Sen. Jones, who serves as the first Alabama Democrat in more than two decades to get elected to the Senate, is one of the most vulnerable Democrats up for reelection in 2020.
The Alabama Democrat narrowly defeated Senate Republican candidate Roy Moore in 2017 and represents a state that went for President Donald Trump by nearly 28 percentage points during the 2016 presidential election.
Jones’s narrow election to the U.S. Senate has put pressure on him to vote against convicting President Trump during an upcoming impeachment trial.
Sen. Jones remains undecided on an impeachment trial but suggested in an interview with ABC News that he would vote to clear the president if he believes there is insufficient evidence to convict him.
He said, “I’m trying to see if the dots get connected. If that is the case, then…I think it’s an impeachable matter. But if those dots aren’t connected, and there are other explanations that I think are consistent with innocence, I will go that way, too.”
NBC News interviewed more than 20 Alabama residents and found that voting to clear the president could alienate Sen. Jones’s Democrat base.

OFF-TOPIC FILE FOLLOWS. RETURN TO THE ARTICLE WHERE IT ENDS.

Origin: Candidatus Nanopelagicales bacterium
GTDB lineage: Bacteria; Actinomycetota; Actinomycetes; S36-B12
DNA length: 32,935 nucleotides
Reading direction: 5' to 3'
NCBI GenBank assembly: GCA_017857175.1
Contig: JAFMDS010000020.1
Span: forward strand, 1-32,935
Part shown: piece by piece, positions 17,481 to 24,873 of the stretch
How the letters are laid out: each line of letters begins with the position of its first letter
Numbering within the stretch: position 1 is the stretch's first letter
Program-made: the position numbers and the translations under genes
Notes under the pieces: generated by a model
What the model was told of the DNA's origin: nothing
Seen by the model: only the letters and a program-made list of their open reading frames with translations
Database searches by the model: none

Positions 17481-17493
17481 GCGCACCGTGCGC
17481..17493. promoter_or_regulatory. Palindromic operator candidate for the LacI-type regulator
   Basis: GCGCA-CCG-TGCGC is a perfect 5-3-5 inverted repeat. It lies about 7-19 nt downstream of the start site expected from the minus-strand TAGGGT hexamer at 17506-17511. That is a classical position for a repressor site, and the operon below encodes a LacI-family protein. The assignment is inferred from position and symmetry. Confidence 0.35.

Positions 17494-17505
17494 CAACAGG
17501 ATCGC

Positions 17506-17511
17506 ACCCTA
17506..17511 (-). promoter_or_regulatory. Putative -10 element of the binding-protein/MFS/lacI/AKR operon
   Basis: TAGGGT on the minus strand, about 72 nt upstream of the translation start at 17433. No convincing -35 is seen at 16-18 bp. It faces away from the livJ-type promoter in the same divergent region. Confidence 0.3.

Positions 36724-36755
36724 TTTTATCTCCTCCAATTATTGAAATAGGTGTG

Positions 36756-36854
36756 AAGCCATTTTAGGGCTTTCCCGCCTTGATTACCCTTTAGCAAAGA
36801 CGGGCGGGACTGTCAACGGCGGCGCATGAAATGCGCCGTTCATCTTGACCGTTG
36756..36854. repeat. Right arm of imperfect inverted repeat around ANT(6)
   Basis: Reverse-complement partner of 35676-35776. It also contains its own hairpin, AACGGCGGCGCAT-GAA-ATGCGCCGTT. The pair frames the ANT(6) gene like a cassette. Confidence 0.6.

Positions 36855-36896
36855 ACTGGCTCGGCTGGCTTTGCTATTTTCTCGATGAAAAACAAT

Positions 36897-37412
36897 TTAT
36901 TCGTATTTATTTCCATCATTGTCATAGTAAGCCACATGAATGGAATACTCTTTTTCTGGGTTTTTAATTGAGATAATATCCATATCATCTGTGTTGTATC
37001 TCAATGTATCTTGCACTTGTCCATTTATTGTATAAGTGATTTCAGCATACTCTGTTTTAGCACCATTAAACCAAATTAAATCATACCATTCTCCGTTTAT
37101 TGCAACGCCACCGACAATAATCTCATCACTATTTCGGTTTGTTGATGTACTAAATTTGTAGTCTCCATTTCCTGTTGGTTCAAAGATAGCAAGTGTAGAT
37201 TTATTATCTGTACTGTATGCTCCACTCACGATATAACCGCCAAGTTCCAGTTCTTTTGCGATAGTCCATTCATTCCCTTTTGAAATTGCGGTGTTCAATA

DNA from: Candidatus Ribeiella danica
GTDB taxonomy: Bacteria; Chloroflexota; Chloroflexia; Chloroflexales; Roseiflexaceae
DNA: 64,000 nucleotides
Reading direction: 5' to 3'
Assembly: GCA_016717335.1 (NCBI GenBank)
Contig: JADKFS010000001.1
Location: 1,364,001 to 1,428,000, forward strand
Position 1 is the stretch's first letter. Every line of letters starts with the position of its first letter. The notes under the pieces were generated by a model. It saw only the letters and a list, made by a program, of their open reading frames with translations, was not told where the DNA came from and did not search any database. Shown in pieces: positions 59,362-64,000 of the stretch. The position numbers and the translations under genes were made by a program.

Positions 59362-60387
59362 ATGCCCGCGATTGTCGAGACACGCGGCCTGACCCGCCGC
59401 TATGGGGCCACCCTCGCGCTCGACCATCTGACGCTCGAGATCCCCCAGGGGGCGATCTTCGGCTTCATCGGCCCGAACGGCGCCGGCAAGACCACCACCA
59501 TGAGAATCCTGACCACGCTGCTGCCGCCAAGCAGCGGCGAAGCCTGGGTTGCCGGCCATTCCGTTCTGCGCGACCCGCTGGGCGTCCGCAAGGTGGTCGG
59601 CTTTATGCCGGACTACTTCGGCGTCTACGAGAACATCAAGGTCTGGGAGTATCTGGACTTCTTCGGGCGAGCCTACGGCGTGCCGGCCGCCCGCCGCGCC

Rasif Ratani, a student at the University of Alabama at Birmingham, said, “Anyone who doesn’t go for Donald Trump’s impeachment just shouldn’t be in office.” Ratani added that he might not vote for the Alabama Democrat if he votes against impeachment.
Sen. Jones faces a difficult decision to back impeachment, considering that a recent poll found that although a majority of Alabamians oppose impeachment, many of his supporters support it.
JMC Polling contended that then-candidate Jones won the 2017 general election with “robust black turnout.” However, the poll also found that 73 percent of black Alabamians and 67 percent of other minorities support the impeachment of Donald Trump, while only 26 percent of white Alabamians oppose impeaching Trump.
Sen. Jones’s indecision on impeachment follows Sen. David Perdue’s (R-GA) comment last week that a “couple” of Senate Democrats might vote to acquit President Trump during a Senate impeachment trial.
The Georgia conservative said, “I think we might have a couple. I don’t want to speculate on who — obviously that puts too much pressure on them — but I really think we have people on both sides that are trying to get to a reasonable, nonpartisan answer.”
Senate Majority Leader Mitch McConnell (R-KY) recently echoed Sen. Perdue’s sentiment in which he said that Democrats remain divided on impeachment.
“It wouldn’t surprise me if we got one or two Democrats. It looks to me over in the House, the Republicans seem to be solid, and the Democrats seem to be divided,” the Kentucky Republican said.